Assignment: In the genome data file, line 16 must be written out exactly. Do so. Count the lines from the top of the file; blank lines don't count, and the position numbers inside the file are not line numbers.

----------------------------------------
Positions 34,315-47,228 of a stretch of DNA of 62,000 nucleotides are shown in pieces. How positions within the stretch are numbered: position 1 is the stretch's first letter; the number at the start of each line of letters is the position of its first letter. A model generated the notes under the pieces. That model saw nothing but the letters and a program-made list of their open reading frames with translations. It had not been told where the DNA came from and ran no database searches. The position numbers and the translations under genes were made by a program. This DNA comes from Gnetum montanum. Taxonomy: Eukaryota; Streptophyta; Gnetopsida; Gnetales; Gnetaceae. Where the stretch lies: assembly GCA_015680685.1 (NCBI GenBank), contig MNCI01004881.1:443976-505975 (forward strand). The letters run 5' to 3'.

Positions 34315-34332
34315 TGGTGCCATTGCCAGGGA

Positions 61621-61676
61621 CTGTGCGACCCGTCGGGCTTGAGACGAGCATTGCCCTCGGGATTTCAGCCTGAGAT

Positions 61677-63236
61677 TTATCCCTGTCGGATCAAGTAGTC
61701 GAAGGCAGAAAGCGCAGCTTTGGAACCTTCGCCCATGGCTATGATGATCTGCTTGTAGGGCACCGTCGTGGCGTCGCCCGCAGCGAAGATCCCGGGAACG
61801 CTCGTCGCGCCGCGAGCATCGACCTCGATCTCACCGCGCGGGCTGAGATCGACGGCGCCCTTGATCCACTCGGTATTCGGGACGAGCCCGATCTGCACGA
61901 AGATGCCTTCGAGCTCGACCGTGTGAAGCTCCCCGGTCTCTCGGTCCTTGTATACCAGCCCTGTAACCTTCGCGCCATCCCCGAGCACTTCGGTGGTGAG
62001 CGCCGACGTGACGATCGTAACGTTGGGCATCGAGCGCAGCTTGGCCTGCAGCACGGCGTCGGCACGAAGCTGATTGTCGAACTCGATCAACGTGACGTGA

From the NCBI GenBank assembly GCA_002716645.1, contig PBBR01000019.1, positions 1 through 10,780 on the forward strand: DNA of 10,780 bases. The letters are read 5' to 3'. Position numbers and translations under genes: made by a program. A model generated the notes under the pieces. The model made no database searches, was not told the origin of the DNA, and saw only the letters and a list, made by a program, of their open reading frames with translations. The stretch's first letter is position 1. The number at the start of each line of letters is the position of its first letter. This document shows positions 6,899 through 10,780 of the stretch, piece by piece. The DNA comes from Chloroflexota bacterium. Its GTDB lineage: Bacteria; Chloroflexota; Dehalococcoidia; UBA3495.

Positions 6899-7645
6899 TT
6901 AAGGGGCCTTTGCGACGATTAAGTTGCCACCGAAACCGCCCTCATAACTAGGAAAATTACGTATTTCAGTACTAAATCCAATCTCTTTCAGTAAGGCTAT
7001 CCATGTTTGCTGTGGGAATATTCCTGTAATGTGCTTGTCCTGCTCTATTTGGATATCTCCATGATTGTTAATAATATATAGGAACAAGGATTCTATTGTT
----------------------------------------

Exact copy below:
7001 CCATGTTTGCTGTGGGAATATTCCTGTAATGTGCTTGTCCTGCTCTATTTGGATATCTCCATGATTGTTAATAATATATAGGAACAAGGATTCTATTGTT